While they may spend time plundering from indie’s past, Gothenburg’s Ikons are very much a forward-thinking band. Signed to Service, a label of impeccable taste and class, their second record Life Rhythm is a collection of songs that cherry-pick from the best of C86, shoegaze, Krautrock and indie-dance. Ikons, along with label boss Ola Borgström, then apply ultra-modern production that takes the album away from being lumpen retro and towards something euphoric and life-affirming. Holding it all together is the concept of the “life rhythm”; a heartbeat across all the songs, a theme that ties the varying styles together. In the words of the band, “it’s a mantra, and it’s very honest”.
On a crackling line linking Glasgow and Gothenburg, I speak to the band’s Jonas Bengtsson about how the band came together and the creation of their new record. I begin by asking about the subterfuge behind Ikons getting signed to Service.
“When we started this constellation, it was only me and Torbjörn [Johansson] who were in the group. All the other band members had just left, so we kind of re-thought it all again, brought in a friend and thought we’d try something new.” Although this new version of Ikons signed to Service, it wasn’t quite as straightforward as most deals. “It was pretty funny,” says Jonas, “because we had kind of decided to put down the band for a while after the drummer, guitarist and bass player all left at the same time and it was just me and Torbjörn left….and just a week after that we got an email from Ola (Service) saying ‘like the songs, do you wanna do a record?’” Despite this bad timing, Jonas explains that being economical with the truth helped seal the deal: “We were like, okaaay…so we claimed that in the beginning we [Jonas and Torbjörn] were the band. So we had to get in new people really, really fast to start doing something. But we had a pretty clear idea at that point what we wanted to do, so we got in the rest of the band and it wasn’t a really big problem to start working.” So did Ola ever find out the truth about all this? “He didn’t realise; we told him about a year later!”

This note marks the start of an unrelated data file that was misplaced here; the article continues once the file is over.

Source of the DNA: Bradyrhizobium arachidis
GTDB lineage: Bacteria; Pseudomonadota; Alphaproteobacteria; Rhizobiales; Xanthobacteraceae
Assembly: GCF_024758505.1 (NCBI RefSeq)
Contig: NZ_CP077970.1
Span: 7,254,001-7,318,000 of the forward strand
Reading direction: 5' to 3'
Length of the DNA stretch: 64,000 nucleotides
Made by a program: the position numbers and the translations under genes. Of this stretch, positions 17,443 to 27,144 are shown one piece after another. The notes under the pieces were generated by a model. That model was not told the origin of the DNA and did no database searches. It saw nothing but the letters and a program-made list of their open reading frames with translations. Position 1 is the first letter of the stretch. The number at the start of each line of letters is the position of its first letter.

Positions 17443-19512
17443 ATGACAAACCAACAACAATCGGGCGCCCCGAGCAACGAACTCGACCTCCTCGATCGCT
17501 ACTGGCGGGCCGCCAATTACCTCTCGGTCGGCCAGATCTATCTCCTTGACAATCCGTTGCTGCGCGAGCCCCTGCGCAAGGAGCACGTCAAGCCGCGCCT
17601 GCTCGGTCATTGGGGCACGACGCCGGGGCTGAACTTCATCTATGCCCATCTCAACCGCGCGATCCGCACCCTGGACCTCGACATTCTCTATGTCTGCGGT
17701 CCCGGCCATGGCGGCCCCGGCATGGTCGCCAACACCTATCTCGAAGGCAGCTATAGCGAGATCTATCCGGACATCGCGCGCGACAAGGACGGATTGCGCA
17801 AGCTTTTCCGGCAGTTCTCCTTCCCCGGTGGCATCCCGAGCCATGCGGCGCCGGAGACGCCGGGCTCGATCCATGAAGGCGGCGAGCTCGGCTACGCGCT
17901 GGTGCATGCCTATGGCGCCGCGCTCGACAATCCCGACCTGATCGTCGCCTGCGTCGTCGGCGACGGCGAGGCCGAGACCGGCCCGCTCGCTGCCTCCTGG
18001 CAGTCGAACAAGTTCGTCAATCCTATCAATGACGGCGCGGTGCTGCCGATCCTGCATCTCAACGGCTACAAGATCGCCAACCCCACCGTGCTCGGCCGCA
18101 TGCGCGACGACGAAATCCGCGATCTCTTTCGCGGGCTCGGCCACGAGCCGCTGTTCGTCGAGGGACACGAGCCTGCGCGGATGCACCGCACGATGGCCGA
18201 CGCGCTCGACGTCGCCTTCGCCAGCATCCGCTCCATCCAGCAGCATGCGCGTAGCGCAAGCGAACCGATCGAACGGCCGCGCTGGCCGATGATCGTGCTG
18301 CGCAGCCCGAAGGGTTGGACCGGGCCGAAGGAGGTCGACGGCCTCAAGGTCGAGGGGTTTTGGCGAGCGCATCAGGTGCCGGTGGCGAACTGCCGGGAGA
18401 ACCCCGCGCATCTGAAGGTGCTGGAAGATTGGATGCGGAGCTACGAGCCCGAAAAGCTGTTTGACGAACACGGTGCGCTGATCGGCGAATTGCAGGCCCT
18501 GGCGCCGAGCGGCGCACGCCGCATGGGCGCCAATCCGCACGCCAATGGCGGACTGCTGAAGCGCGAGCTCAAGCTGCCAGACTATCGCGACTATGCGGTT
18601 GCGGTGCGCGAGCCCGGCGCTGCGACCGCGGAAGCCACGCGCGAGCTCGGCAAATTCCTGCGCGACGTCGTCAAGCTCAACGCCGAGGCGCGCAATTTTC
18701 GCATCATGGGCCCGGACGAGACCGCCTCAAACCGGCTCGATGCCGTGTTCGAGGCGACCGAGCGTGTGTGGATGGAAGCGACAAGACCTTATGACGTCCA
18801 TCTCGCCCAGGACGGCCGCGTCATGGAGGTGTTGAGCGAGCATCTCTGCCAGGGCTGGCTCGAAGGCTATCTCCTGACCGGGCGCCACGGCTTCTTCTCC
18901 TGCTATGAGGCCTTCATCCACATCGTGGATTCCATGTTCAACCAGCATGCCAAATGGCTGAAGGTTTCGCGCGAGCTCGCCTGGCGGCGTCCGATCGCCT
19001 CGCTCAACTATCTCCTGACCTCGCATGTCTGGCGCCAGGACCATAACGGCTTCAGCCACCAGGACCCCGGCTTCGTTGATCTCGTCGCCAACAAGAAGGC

That potted history was an extremely roundabout way of me asking (and most of my questions during this interview seemed convoluted. I think I may have confused Jonas a little) if the more expansive sound of the sophomore album, Life Rhythms, comes from having a settled, large (seven-piece) line up? “Yeah, I guess you could say that because the first record was pretty much written when all the members came along. We had all the songs written, me and Torbjörn.” So is this record more of a collaborative effort? “Yeah, with this one everyone contributes, “ agrees Jonas. “So this one is more of a collective work; it’s been fun.”
Life Rhythms goes from the short pop blast of ‘Sister’ to the roaming Krautrock of ‘Polaroid Cocaine’, so do we hear influences from each band member across its running time? Jonas is hesitant in responding, but says “When we make a record – and I think it’s the same with the first record – first of all we want to make albums. We want to make a ‘work’, you know? And I think you can hear that on both albums, that it’s songs that connect to each other. It’s not just a record with ten songs, all three minutes in length; it’s something that’s been put together for a purpose.” I say that despite the switch in styles and song lengths the record does seem to hold together as a coherent whole. Jonas agrees: “We didn’t want something that was so…predictable, and I think we’ve succeeded in evolving with this album. For the first record we had it ready in a year, but then we decided to rip it all up again and do it all over, and make it the best we could.” Did things change the second time around? “No! Kind of the same thing happened with this one,” reveals Jonas. “We had ten finished songs, but we didn’t find the right concept until a year or so after. So, we started all over again. You could say we’re extremely focused on production.”